65 Albany Legislators Are Fighting Cuomo’s $65 Million Transit Funding Cut
Governor Cuomo’s proposed budget slashes $65 million from the state’s general fund contribution to the MTA, breaking a promise he made five years ago. Now 65 Albany legislators are calling for those funds to be restored in the final budget.
The coalition includes 46 members of the Assembly Democratic majority, 17 members of the mainline Senate Democrats, and one senator each from the Republican and Independent Democratic conferences (Marty Golden and Diane Savino, respectively).
The legislators call on Cuomo, Assembly Speaker Carl Heastie, Senate Majority Leader John Flanagan, and Independent Democratic Conference leader Jeff Klein to include the funding in the budget they will negotiate next month [PDF].
Cuomo’s camp argues that the MTA is receiving $30 million more this year than last, but that’s only because dedicated transit tax revenues have increased — not because the governor decided to raise the state’s contribution.
Outside the 42nd Street-Times Square subway station this morning, Riders Alliance Executive Director John Raskin pointed out that Cuomo is, in fact, getting stingier. “This money was promised in addition to other funding sources, not as a replacement,” he said. “Governor Cuomo, in his budget, is threatening to break a promise that was made to transit riders. He is taking away money that the MTA could be using.”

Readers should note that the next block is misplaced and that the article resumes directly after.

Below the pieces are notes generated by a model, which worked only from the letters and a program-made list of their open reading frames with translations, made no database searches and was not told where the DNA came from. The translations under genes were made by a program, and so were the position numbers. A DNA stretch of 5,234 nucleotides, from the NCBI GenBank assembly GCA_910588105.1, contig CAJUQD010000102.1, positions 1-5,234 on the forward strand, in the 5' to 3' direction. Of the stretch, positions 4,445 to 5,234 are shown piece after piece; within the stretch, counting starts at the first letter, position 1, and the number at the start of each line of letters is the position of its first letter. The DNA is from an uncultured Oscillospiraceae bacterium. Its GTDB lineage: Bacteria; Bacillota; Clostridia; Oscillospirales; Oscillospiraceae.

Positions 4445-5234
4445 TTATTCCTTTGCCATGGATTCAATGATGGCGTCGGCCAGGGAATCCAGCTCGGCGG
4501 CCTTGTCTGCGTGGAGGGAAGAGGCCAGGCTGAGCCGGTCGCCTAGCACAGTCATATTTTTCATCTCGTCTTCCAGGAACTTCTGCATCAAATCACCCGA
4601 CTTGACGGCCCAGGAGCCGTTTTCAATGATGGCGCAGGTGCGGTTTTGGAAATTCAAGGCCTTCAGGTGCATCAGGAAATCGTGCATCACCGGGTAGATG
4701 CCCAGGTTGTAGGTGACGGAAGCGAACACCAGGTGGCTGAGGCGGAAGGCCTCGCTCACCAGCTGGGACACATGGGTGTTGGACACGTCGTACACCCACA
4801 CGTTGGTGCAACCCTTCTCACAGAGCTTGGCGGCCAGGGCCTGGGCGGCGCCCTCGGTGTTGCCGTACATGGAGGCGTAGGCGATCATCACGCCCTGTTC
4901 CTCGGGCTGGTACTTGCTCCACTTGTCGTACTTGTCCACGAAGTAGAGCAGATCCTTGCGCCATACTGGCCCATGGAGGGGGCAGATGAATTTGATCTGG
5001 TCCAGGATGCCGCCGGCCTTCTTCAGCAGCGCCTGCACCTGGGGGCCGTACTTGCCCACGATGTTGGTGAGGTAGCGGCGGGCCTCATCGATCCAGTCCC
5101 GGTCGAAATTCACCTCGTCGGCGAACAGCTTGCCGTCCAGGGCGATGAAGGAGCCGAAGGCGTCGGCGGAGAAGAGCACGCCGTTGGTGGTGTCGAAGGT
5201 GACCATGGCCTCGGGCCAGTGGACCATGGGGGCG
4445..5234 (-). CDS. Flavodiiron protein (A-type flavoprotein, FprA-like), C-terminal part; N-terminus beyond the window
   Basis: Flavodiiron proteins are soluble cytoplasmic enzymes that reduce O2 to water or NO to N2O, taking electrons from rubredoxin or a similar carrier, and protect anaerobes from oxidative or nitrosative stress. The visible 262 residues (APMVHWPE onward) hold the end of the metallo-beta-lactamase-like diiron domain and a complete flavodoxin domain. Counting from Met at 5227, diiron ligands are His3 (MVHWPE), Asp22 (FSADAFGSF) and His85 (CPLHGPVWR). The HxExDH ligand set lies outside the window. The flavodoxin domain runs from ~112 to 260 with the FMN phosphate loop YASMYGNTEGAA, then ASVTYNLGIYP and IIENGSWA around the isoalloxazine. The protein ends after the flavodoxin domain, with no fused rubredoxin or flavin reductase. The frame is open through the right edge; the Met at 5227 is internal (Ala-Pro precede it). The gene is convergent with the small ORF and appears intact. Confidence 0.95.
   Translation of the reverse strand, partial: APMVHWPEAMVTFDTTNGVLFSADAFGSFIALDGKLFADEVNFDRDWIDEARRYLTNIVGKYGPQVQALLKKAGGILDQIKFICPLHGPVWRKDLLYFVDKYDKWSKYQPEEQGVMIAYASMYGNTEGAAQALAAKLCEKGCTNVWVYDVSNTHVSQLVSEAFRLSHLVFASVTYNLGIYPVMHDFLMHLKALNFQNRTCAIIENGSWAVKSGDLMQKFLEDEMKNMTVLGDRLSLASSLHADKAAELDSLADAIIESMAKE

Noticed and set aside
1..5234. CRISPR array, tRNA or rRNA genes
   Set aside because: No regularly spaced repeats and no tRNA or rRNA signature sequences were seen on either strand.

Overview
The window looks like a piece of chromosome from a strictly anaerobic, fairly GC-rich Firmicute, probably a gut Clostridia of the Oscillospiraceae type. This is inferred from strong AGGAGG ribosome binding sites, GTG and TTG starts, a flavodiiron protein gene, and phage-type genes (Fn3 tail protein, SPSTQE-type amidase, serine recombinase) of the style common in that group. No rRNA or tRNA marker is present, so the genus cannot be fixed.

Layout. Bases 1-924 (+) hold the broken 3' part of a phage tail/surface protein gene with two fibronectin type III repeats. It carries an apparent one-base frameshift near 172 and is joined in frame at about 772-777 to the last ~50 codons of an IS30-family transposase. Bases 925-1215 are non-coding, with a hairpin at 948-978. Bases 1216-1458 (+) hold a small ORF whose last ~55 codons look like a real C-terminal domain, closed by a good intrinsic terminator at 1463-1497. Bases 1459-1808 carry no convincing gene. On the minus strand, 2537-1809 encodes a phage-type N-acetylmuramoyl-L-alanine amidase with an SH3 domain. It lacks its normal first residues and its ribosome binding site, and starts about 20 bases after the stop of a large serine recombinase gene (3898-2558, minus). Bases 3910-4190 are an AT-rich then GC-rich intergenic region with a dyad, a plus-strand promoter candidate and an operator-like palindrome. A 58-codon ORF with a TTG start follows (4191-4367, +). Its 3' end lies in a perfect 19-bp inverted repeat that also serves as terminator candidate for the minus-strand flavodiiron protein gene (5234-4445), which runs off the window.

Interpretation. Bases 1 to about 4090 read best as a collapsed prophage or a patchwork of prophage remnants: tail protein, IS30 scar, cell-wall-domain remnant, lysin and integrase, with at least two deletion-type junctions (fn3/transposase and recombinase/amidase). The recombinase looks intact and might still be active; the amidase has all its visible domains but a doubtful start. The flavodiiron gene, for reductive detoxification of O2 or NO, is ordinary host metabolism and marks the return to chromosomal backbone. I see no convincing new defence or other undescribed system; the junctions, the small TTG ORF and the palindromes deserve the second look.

“The executive budget does not do right by transit riders,” said Bronx rep Jeffrey Dinowitz, who chairs the Assembly committee that oversees the MTA. Assembly members Robert Carroll and Carmen de la Rosa and state senators Mike Gianaris and Brad Hoylman also spoke up at this morning’s event.
With subway crowding and delays on the rise, bus speeds falling, and overall ridership dropping, Cuomo is, in effect, robbing the MTA of $65 million the agency could be using to improve service and win back riders.
“The MTA is not an agency that can afford to lose one dollar in funding or revenue,” said Tri-State Transportation Campaign’s Veronica Vanterpool, who also serves on the MTA board. “This is an agency that has perennial risk, and financial challenges on the horizon.”